Review: Sweet Alice by Leelou Cervant

Being as I’m reading absolutely anything set in the seventeenth century at the moment, it’s no surprise that includes a bit of erotica, as Sweet Alice by Leelou Cervant is. I don’t mind erotica, it’s not totally my cup of tea, but neither am I against it. If you find explicit sex scenes unpleasant or offensive, this book… Read on

Scribed on |1,863 views thus far|Comment

Review: Spain: The Centre of the World 1519-1682 by Robert Goodwin

Being as I don’t know as much as I’d like about the history of early modern Spain, I’m currently trying to rectify this at present. Enter Robert Goodwin’s book, Spain: The Centre of the World, 1519-1682, which I listened to in audiobook format with a duration of some 21 hours. This is, in my opinion, an excellent overview… Read on

Scribed on |1,801 views thus far|Comment

Review: Lady on the Coin by Margaret Campbell Barnes

Lady on the Coin, written by Margaret Campbell Barnes and first published in the early 1960s, follows the life of Frances Stuart, the woman who was the model for Britannia. Frances Stuart was related to the Royal House of Stuart and this story begins during the Stuarts’ exile in France following the English Civil Wars and ends during… Read on

Scribed on |1,985 views thus far|Comment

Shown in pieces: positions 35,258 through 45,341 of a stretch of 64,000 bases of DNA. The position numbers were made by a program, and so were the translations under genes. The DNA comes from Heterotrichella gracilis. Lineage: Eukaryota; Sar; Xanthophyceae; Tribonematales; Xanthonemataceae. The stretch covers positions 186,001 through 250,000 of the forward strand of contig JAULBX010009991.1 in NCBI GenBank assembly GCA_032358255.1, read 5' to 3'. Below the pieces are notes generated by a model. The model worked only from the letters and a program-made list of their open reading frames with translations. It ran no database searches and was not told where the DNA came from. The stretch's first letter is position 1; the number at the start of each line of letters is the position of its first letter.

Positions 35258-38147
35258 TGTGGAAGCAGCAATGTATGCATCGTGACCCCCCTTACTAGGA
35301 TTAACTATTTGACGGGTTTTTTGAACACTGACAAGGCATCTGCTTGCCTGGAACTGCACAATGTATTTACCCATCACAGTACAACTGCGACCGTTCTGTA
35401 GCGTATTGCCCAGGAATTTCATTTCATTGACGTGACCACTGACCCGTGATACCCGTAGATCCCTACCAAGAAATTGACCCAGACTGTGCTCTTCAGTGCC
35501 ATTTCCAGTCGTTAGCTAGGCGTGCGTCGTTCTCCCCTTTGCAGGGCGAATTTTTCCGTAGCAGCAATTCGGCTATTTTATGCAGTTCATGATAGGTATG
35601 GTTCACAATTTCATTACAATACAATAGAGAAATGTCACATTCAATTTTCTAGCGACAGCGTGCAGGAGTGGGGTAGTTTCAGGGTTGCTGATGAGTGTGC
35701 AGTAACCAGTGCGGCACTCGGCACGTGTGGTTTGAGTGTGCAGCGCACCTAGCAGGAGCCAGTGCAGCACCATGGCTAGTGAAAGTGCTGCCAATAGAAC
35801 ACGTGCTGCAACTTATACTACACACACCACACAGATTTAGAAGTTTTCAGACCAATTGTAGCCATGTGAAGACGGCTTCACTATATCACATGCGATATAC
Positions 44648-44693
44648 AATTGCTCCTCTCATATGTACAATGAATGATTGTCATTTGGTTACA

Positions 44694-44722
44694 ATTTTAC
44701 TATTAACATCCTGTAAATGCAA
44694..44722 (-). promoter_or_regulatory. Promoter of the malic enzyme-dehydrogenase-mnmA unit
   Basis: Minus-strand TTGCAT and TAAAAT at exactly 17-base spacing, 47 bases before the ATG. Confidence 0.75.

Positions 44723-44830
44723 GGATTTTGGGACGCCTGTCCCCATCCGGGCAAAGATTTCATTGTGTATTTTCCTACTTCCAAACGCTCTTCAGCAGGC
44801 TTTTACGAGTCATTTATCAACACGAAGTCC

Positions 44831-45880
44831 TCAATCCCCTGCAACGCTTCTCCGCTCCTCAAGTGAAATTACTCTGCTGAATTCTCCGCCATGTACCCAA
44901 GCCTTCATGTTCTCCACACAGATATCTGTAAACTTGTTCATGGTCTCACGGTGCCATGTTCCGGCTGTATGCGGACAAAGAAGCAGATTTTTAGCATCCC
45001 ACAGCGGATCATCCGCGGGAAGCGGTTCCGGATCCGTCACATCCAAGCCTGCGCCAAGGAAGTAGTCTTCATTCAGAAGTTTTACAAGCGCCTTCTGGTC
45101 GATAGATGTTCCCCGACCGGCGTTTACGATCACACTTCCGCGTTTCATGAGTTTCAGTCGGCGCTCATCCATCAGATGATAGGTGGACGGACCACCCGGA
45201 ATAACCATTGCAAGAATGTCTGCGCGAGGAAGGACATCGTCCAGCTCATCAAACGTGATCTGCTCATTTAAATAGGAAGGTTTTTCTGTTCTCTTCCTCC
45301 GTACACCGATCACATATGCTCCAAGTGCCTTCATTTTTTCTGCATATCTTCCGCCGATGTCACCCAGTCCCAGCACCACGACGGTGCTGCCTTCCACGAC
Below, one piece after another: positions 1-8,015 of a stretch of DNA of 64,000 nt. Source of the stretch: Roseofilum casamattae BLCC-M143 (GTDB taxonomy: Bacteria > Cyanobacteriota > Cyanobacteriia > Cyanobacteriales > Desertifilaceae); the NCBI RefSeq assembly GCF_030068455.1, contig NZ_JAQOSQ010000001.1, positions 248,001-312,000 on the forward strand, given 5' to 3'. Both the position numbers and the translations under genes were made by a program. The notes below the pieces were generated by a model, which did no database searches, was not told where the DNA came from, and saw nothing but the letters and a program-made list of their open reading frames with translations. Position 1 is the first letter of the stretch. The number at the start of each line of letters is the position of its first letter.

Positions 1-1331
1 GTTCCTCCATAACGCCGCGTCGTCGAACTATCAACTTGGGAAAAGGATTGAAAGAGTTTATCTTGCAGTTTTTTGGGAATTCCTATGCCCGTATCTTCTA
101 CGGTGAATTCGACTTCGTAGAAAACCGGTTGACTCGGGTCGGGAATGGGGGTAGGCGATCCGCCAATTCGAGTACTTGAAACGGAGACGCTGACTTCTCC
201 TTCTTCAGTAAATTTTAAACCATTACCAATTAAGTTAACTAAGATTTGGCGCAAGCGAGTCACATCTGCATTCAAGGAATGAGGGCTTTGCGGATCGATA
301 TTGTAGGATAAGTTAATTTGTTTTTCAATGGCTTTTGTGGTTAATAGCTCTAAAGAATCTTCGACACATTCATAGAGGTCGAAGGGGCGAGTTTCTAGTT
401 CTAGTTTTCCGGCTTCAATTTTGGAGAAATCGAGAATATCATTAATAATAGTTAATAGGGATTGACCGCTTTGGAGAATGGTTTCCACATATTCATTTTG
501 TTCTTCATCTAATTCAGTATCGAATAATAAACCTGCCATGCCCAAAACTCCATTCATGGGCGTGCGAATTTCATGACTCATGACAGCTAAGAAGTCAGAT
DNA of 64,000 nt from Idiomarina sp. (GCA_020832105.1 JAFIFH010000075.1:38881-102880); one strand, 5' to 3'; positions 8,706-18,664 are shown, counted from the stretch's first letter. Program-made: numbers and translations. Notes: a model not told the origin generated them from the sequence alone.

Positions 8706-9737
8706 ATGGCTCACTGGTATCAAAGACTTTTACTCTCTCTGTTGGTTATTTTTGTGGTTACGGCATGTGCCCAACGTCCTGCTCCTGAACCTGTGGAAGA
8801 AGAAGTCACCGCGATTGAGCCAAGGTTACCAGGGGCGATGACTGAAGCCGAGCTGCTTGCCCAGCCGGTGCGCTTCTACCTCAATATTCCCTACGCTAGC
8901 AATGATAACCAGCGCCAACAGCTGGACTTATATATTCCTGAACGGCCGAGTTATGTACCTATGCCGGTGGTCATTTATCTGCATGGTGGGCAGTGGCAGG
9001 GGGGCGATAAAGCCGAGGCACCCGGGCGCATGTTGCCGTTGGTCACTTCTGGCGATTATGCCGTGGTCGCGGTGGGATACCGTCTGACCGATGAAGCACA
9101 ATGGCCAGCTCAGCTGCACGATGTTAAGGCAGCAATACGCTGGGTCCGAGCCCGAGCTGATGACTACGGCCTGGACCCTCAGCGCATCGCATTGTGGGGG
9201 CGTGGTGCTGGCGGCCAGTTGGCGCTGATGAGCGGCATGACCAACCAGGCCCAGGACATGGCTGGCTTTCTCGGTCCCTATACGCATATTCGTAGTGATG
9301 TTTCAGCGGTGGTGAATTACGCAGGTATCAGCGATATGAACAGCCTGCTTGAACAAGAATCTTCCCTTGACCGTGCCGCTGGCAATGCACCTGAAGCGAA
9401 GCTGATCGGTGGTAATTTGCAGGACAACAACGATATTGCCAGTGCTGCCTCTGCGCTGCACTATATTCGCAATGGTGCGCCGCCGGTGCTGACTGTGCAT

Review: Viper Wine by Hermione Eyre

A few years ago, I went to a classical violin concert at the Wigmore Hall in London. The music selected was the kind you tend to get on Radio 3, slightly weird, postmodern, and lacking any discernible melody. I was absolutely bored out of my mind until the end when the violinist played Massenet’s Meditation from Thais. Given… Read on

Scribed on |3,416 views thus far|7 thoughts

Lady Johanna’s Recipe: A Guest Post by Elizabeth St. John

Today, we welcome Elizabeth St.John, author of The Lady in the Tower, a novel set in the seventeenth century. Heads up, folks, Elizabeth will be giving an Author Talk at Lydiard House as part of the Swindon Festival of Literature on May 4th, 2017.  The Vertues of Gilberts Water and other Curatives from Lady Johanna’s Recipe Book by… Read on

Scribed on |3,953 views thus far|6 thoughts